There are currently a significant number of unresolved claims in Qatar as a result of the construction activities that took place in the lead-up to the FIFA World Cup, including due to the minimum wage increase, changes/variations, acceleration measures and price escalations. Many of these are moving towards settlement, but settlement is not always the end of the story, as a party may need to take steps to enforce the settlement sum. This article explores what a claimant should consider when entering into a settlement agreement to ensure a quick enforcement of the settlement sum, should this become necessary, and considers the potential use of expedited arbitration proceedings in this regard.
Enforcement: Settlement Reached after Proceedings Start
The party entitled to payment under a settlement agreement faces the question of how it can enforce payment should the debtor fail to pay after entering the settlement agreement. In the case of such a breach of payment obligations, the creditor typically will seek to avoid time-consuming arbitration or litigation proceedings to obtain an enforceable title. In practice, parties to a settlement agreement will often honour the agreement reached. However, parties are nonetheless advised to ensure the enforceability of their agreement beforehand, in the event that the settlement agreement is not complied with.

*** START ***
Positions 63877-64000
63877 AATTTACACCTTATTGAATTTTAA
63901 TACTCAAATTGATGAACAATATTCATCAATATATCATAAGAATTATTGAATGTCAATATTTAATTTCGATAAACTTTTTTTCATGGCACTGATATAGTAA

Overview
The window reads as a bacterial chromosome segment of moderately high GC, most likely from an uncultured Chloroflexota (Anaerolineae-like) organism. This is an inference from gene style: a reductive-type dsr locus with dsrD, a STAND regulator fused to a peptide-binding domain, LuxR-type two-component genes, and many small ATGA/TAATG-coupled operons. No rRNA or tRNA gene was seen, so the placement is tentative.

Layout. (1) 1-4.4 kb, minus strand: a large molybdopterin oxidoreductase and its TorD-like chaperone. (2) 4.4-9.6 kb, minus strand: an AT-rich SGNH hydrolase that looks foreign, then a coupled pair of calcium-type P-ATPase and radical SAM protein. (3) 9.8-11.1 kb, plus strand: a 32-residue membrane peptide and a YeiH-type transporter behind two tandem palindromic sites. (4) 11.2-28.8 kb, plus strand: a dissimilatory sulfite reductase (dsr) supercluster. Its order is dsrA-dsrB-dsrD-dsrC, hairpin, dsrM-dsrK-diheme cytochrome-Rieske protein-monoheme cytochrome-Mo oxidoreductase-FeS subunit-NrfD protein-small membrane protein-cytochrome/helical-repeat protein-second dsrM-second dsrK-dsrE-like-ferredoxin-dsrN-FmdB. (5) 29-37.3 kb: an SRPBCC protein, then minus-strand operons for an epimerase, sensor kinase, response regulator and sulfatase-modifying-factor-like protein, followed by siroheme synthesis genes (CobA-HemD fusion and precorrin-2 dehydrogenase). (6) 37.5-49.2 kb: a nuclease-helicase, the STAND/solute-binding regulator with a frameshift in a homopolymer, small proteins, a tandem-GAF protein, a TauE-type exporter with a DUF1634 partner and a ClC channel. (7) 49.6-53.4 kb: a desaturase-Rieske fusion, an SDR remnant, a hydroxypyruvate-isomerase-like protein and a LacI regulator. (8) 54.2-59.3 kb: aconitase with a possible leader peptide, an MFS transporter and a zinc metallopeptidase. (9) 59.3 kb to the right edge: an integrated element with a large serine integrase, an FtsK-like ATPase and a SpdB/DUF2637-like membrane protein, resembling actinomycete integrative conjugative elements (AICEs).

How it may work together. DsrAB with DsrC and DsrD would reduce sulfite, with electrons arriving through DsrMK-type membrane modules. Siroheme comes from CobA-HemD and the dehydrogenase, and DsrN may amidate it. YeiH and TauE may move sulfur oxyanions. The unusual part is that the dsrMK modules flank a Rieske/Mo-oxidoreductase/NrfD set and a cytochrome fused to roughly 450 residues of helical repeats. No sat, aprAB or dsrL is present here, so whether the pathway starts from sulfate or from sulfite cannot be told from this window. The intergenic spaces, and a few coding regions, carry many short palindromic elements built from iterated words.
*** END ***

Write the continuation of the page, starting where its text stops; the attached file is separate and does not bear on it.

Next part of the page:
Enforcement options are more straightforward under circumstances where parties settle a dispute after proceedings have been initiated before a state court, an arbitral tribunal, or a mediator:
- Civil procedure rules typically allow for a mechanism to enforce settlements that have been reached during court proceedings.
- Arbitration rules typically provide for the option to record a settlement in a consent award, which can be enforced in case of non-compliance. For example, Article 33 of the International Chamber of Commerce ("ICC") Arbitration Rules 2021 allows the tribunal to issue a consent award.
- If a settlement is reached based on a mediation, which is subject to the UN Convention on International Settlement Agreements Resulting from Mediation (the "Singapore Convention"), such settlement can be enforced in the national courts of the member states, according to the rules of procedure of that state. In the Middle East, for example, Qatar has ratified the Singapore Convention.